For simple installations such as solar garden lighting or heating your swimming pool with the power of the sun, there are viable, effective, and affordable DIY options on the market. However, with larger projects, such as whole-house solar, the process requires quite a bit of knowledge of electrical systems. Here are a few things to consider before going forward with your DIY solar project.
There are two primary technologies that can harness the sun’s power and turn it into electricity. The first is the one you’re likely most familiar with – photovoltaics, or PV. These are the panels you’ve seen on rooftops or in fields. When the sun shines onto a solar panel, photons from the sunlight are absorbed by the cells in the panel, which creates an electric field across the layers and causes electricity to flow. Learn more about how PV works.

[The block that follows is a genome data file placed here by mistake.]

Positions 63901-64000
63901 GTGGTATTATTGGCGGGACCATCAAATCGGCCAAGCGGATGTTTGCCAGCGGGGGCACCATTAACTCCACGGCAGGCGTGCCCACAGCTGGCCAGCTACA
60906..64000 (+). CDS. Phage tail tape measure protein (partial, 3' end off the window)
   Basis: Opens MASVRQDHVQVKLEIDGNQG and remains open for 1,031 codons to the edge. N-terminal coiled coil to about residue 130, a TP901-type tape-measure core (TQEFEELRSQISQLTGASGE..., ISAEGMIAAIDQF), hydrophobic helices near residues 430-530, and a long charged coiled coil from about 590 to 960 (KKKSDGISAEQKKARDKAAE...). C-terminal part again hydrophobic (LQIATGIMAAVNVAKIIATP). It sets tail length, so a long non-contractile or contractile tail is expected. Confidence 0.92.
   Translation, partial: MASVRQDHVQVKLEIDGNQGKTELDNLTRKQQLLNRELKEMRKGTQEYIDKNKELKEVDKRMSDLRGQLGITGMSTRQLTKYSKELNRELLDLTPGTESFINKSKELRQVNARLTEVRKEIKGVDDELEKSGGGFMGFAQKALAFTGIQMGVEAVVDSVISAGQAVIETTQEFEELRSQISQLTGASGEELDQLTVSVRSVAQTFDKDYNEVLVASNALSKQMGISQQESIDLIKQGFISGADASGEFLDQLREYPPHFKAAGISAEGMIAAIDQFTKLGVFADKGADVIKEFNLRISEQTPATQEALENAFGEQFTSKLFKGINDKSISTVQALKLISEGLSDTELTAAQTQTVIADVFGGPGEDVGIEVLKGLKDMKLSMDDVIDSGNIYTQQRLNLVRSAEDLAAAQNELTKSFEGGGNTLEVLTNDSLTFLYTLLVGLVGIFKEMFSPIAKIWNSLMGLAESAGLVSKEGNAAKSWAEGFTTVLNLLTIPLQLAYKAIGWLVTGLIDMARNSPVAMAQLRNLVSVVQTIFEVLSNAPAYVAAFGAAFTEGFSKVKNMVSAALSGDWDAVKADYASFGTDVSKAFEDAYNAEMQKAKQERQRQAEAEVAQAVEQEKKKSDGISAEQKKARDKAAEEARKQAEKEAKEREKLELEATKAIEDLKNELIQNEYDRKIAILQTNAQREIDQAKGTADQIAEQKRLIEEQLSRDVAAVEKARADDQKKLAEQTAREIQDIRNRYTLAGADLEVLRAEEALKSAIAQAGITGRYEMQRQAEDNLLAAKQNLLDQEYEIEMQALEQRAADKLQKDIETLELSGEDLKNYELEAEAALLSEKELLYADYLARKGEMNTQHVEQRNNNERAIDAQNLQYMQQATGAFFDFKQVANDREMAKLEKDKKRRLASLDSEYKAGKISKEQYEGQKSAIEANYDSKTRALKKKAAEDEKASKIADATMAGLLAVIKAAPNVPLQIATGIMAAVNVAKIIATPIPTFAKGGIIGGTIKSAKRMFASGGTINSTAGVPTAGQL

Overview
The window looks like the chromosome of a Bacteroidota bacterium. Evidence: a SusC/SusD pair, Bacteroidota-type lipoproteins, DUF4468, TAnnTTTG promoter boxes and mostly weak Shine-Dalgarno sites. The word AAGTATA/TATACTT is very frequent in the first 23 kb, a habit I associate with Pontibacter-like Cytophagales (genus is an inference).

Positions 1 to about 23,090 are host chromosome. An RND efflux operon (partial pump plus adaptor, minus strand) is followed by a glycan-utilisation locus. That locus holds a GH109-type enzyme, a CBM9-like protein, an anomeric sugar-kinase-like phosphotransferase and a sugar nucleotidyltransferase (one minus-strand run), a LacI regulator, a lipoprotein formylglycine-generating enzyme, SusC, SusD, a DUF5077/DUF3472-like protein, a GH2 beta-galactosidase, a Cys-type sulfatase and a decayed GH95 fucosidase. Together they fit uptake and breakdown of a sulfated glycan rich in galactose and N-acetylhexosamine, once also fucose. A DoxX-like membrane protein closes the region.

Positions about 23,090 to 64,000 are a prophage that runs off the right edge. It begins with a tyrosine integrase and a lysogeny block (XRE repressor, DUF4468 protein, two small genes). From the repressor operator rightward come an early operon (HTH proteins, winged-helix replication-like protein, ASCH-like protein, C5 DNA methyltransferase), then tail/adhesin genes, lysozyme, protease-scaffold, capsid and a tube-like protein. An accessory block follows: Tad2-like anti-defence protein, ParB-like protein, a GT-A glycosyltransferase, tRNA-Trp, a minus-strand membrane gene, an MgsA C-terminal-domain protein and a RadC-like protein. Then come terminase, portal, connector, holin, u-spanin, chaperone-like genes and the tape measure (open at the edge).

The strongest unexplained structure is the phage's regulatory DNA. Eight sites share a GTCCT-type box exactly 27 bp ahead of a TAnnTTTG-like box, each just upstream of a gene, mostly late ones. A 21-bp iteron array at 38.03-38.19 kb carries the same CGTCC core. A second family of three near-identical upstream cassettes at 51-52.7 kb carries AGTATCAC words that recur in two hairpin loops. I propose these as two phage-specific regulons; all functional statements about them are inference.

Just like the solar energy industry, shortage of commodity has contributed to rising prices for the wind energy industry. The silver lining in the story is that an incredible increase in demand for turbines has contributed to rising costs. There are not enough manufacturers to make enough turbines or make them fast enough. Wind energy has finally been discovered by the masses as well as investors. It is clear that the wind industry will become a very profitable venture in the not-so-far future, and companies are plunging into the opportunity of being there as it happens.